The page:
Many responsible news organs (Globe & Mail, National Post, CBC, CTV—all of whom really ought to know better) repeated the speculation that this was somehow engineered by paterfamilias Wayne Gretzky, who was allegedly displeased by the racy photos made public by his daughter.  To be fair, this supposition and the subsequent media frenzy was initiated by the young lady’s own tweeted revelation: “Having a nice sit down dinner with my dad about social media..haha #SIKEEE [sic]”

If this is in fact the truth of the matter, then I will not stop laughing for a week.  Here for your own examination are a selection of photos culled from Ms. Gretzky’s feed; I have deliberately selected the most revealing—which for our purposes might be called the most “racy”.


I grant that none of these poses would be commonplace amongst the Ursuline Sisters of the Roman Union, but neither is Ms. Gretzky displaying more of herself than one would for sunbathing in the presence of families at Kew Beach.

No father is bound to greet his daughter’s blossoming sexuality with anything like cheer, but Paulina is 22 after all, and by law, an adult.  Whatever she chooses to put out there is, for better or worse, her own decision.

The supposed displeasure of Paulina’s famous dad is all the richer because of the ah, road to fame taken by her mother, Janet Gretzky—or as the readers of the March 1987 edition of Playboy would know her, Janet Jones.  Here, for purposes of comparison, is a brief selection of photos of the then-26-year-old Ms. Jones.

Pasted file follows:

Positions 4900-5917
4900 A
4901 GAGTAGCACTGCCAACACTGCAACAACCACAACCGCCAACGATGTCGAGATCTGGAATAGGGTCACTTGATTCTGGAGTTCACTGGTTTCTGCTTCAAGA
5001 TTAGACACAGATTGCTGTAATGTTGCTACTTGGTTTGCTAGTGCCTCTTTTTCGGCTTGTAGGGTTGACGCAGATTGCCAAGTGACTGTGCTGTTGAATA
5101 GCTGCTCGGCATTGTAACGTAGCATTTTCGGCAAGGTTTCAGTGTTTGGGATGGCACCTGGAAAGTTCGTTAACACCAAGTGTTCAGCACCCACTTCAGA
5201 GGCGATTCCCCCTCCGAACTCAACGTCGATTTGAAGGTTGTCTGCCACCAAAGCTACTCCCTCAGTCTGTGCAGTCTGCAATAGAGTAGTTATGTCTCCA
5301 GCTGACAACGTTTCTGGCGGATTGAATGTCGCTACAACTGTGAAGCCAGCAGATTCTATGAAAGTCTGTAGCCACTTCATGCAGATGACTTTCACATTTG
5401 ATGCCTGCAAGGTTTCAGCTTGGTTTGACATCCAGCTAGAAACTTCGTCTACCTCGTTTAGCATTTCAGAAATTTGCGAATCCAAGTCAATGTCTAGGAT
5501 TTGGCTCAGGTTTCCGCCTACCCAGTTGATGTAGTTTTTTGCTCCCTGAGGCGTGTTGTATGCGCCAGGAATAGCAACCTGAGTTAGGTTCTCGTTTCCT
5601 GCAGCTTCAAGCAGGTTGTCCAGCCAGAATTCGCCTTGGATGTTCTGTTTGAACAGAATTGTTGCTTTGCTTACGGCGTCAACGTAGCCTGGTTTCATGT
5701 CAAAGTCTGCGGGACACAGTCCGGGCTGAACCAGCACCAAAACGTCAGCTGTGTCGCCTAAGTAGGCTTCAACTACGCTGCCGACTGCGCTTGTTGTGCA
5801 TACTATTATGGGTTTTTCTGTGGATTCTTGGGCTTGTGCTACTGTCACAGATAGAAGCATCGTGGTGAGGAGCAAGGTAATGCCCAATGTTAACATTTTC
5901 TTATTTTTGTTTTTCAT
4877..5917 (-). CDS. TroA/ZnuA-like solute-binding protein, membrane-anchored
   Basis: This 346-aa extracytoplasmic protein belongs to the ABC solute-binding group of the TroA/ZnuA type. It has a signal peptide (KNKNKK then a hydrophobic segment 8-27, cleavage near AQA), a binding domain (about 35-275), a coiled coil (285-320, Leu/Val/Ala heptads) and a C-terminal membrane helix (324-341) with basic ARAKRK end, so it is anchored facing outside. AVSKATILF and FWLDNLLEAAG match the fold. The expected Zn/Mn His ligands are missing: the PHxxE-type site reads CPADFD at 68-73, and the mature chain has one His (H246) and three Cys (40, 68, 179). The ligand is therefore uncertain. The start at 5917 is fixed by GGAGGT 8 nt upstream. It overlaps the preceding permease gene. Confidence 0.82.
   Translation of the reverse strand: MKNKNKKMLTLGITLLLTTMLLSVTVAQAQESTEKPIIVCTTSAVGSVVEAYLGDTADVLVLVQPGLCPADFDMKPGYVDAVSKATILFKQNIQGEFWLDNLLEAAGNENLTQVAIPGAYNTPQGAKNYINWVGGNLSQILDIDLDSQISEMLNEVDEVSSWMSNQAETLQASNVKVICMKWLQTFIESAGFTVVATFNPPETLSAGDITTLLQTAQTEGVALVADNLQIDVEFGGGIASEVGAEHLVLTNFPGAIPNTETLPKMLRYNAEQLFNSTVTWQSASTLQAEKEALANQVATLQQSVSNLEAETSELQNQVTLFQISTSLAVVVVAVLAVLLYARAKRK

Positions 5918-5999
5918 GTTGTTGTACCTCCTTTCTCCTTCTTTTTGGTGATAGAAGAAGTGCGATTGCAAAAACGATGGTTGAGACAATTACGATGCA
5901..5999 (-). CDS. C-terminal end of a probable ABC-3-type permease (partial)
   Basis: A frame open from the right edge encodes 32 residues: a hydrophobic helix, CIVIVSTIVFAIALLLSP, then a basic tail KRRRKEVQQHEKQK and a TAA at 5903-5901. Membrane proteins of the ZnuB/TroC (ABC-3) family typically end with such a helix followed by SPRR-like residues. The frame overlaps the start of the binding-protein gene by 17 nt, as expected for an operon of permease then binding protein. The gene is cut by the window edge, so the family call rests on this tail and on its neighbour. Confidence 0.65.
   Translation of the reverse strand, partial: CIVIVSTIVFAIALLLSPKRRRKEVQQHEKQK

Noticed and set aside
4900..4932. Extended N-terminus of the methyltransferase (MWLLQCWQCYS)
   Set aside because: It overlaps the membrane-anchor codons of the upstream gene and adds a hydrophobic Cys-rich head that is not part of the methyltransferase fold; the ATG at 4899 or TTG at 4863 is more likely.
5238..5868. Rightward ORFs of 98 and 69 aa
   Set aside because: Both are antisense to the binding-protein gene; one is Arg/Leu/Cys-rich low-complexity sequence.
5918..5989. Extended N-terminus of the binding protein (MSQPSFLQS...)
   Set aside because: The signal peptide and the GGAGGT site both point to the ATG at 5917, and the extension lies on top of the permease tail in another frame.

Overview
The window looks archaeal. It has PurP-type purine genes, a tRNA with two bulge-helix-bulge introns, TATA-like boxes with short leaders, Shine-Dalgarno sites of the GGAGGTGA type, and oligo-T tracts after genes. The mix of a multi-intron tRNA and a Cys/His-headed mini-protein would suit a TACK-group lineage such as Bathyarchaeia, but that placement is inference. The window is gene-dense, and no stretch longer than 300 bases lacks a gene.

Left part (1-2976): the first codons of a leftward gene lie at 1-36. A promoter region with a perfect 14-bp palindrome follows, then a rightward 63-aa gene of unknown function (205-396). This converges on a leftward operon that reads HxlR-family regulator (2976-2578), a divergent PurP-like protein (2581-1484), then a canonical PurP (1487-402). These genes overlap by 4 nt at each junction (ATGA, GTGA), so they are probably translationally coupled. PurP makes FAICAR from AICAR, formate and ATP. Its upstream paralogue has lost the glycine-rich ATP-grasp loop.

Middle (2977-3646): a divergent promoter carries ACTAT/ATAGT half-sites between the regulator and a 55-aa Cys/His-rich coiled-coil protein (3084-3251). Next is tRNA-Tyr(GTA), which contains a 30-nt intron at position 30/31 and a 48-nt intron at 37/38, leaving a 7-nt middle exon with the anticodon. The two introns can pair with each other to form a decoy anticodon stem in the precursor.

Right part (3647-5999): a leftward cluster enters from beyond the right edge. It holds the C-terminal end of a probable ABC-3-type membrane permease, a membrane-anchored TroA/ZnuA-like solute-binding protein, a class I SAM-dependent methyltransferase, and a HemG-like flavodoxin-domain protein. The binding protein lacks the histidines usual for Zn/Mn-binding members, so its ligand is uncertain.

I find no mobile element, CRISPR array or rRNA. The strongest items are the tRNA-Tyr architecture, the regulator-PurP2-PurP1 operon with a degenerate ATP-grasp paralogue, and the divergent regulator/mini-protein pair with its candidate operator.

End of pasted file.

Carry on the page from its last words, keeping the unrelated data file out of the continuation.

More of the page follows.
NOTE: Links to these images will be deprecated after 15 days to protect the copyright of the original publisher.


I leave it to you, the discerning reader, to determine which is the more prurient in nature.

1987 was also the year that Wayne Gretzky ended a seven-year relationship with Canadian singer Vikki Moss.  Details are a little hazy as to whether things with Moss had officially ended before or after the fateful Gretzky-Jones meeting at an L.A. Lakers game.  According to the 19 February 1997 episode of Howard Stern’s radio show, Gretzky and Jones hit it off right away, and consummated the relationship that very night.  Author Stephen Brunt has chronicled the essential elements: